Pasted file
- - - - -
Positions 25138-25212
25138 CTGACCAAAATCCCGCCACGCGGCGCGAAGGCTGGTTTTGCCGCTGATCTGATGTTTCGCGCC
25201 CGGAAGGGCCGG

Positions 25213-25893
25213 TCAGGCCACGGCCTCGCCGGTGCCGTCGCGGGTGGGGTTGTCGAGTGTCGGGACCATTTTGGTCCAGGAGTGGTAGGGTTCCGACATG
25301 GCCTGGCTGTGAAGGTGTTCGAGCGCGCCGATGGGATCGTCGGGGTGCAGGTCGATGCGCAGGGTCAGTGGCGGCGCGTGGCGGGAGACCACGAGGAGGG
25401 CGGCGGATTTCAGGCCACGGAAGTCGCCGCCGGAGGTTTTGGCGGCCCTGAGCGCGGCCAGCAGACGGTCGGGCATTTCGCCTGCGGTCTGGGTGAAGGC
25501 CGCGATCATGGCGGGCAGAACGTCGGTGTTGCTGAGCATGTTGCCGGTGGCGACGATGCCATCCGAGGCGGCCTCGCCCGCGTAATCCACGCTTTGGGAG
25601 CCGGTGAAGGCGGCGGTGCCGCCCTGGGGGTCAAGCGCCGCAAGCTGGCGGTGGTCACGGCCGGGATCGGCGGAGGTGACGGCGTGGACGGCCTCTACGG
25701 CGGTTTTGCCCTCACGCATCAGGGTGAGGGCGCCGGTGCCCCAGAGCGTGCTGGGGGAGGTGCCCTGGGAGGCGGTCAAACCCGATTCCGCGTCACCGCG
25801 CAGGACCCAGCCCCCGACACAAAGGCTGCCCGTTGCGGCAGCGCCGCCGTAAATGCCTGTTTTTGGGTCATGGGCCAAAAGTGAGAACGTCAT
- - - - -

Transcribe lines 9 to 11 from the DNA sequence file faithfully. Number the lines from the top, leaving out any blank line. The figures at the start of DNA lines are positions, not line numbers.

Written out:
25601 CCGGTGAAGGCGGCGGTGCCGCCCTGGGGGTCAAGCGCCGCAAGCTGGCGGTGGTCACGGCCGGGATCGGCGGAGGTGACGGCGTGGACGGCCTCTACGG
25701 CGGTTTTGCCCTCACGCATCAGGGTGAGGGCGCCGGTGCCCCAGAGCGTGCTGGGGGAGGTGCCCTGGGAGGCGGTCAAACCCGATTCCGCGTCACCGCG
25801 CAGGACCCAGCCCCCGACACAAAGGCTGCCCGTTGCGGCAGCGCCGCCGTAAATGCCTGTTTTTGGGTCATGGGCCAAAAGTGAGAACGTCAT